Editing is the most important part of the writing process. Write your story, then go over it and learn how to make it better. Getting others to look over your writing — particularly others who aren’t afraid to tell you what you’ve done wrong, and give you specific advice on how you can make things better — makes you a much better writer. You learn more by editing a story than you do by writing it; anyone can hack out a story, but it is in editing that you grow the most as a writer.

I would also recommend getting some experience editing the writing of others. Editing the writing of others not only helps you figure out how to better write your own stories, but also helps them improve as well; it helps with knowledge sharing, and also helps you see how a story can shape up before it is published.

What was your initial plan for this story?  Did that plan change as you wrote?

Not really; I had the overall structure of the collection in mind the whole time I was writing it, though I wasn’t sure it was going to be exactly 20 poems long until the end; that was a bit fortuitous.

This was published only a few days after the episode “Maud Pie” aired.  Were there any special challenges in writing something so quickly?

Not especially; I wrote the entire collection in the space of a few hours.

This is a pretty common for me when I know what it is I want to write; the first chapter of Shotgun Wedding was written in under an hour, as was Abandoned Sanctuary. The Wraith of Ponyville was written in a single day, though that was due to a deadline; I would have liked to have taken more time to polish it, but it was for a contest. Likewise, Temptation (including all five of its original endings, of which only two have ever been published) was written and edited in a single day. Both We Can’t Turn Back Time and The Stars Ascendant were written, edited, and published within two days.

That is not to say that it is always so easy for me; sometimes, I do get stuck on something, and can’t figure out how to make it work, and my longer works do take longer to put out. But when I have a good plan of action and am fully focused on writing, I can put out a considerable amount of text quite rapidly.

Did you write all the poems in the order you’ve published them in?  If not, how did you decide what order they read best in?

To the best of my recollection, the poems were written in the order in which they appear. That being said, it was most definitely not random; the poems were written in the order they were written in for a reason. Indeed, it all starts with the summary:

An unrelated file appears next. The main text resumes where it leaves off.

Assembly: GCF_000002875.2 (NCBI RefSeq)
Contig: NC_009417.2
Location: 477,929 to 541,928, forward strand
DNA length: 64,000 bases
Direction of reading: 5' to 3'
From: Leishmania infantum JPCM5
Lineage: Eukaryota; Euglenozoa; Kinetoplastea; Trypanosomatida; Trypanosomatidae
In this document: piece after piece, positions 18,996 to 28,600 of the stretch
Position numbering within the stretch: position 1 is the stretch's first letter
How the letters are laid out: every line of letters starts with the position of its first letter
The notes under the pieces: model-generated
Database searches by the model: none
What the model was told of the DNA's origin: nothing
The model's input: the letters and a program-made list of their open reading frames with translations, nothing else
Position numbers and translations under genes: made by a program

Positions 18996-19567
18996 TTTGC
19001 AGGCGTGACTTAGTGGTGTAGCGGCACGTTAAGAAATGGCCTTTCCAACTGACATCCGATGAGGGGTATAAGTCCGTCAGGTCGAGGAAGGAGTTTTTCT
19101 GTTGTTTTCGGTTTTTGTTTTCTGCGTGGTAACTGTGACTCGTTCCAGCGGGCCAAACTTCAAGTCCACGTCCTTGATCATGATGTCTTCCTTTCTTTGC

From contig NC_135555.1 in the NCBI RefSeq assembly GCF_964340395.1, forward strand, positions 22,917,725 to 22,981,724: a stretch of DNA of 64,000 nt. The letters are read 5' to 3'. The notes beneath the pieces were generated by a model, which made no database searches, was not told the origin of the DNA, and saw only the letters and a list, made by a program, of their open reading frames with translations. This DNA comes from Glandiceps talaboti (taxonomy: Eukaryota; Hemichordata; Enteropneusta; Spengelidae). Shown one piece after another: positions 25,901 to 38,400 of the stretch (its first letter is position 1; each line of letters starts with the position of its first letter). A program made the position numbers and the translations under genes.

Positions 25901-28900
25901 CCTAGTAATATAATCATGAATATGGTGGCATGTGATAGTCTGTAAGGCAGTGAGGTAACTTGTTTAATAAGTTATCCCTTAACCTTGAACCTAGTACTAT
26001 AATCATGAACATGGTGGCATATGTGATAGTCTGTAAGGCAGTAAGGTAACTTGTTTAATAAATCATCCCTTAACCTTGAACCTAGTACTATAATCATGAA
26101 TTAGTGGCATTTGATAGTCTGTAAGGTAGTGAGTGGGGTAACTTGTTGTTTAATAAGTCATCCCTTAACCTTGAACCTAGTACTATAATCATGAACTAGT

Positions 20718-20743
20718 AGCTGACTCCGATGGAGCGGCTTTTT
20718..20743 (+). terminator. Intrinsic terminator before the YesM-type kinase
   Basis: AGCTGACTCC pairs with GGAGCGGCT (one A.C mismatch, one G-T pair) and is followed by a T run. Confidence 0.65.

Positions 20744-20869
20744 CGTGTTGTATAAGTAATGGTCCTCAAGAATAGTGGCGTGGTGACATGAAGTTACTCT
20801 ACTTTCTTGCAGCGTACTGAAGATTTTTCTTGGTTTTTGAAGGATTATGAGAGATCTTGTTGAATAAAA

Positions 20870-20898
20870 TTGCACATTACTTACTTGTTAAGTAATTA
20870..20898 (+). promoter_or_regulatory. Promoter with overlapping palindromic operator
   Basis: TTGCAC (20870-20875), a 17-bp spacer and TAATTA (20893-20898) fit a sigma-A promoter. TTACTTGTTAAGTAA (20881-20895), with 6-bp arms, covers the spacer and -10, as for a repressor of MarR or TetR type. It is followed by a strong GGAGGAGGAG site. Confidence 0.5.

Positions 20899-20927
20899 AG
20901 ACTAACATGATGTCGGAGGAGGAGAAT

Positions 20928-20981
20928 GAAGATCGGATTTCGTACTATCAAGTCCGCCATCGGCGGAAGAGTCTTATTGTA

Maud Pie has written thousands of poems.

Here are some of her poems.

They’re about rocks.

The summary primes the reader for the first couple poems, which are, indeed, modernist poems about rocks. The trick is, that’s not all there is to it; while a few modernist poems about rocks would be funny, reading twenty of them in a row would be significantly less funny for most readers. This is why the collection does not, in fact, consist of twenty modernist poems about rocks.

How did you expect readers to react to the suddenly serious Farming Rocks (aka poem #14)?

Farming Rocks was the poem I spent the most time working on; after I finished writing them, I actually went back to make the symbolism in it even more obvious. The reader had to understand that the poem wasn’t about rocks, but was about something deeper and more meaningful to Maud. It, along with Boulder (poem #7), show that Maud really is trying to express herself with the poetry. And I was very glad to see that people reacted to the poem the way they did – they liked it, and felt that it was sweet.

But it also does something else important as well — it establishes that Maud is capable of using symbolism. Well, probably. I mean, she couldn’t have just accidentally written a poem that just sounds like it is about her family, right?

This makes the reader question their assumption about what they’ve just been reading — have they really just read thirteen dumb modernist poems about rocks, or was there deeper meaning there as well, hidden amongst those poems?

If you look at the poems after Farming Rocks, they’re all fairly long. Is Maud trying to trick the reader into ascribing them meaning where none was intended? Or is she genuinely trying to tell the reader something? Has she been trying to tell them something all along?

The answer, of course, is yes.

Is there anything else you’d like to add?

I don’t write poetry very often, and I never write modernist poetry; I just came up with the idea for this and decided to roll with it. It seemed like a lot of fun, and it was a lot of fun to write modernist rock poetry. And now it is the highest rated poetry collection on FIMFiction. I feel almost like James McAuley and Harold Stewart, except unlike them, I intended for my audience to appreciate my work.

At the time I wrote it, I thought I’d quickly come up with more poems for it, but when I went to do so, I realized that I couldn’t; the final poem, Geology, is how it has to end. That’s not to say I’ll never write more Maudern poetry, but if I do, it won’t be stuck on to the end of this, and I’ll have to come up with some other game to play with the reader.

If you take anything away from this, let it be this: don’t feel constrained by what you normally do, and don’t think that just because you’ve never done something before doesn’t mean you can’t ever learn how to do so. Experiment with new things — both in the realm of literature, and outside of it. If you ever see someone else do something awesome, something that you would like to do, try to do it. You’d be surprised how many things you can learn how to do, and at the very least, you’ll gain a better appreciation for it.

You can read The Collected Poems of Maud Pie at FIMFiction.net.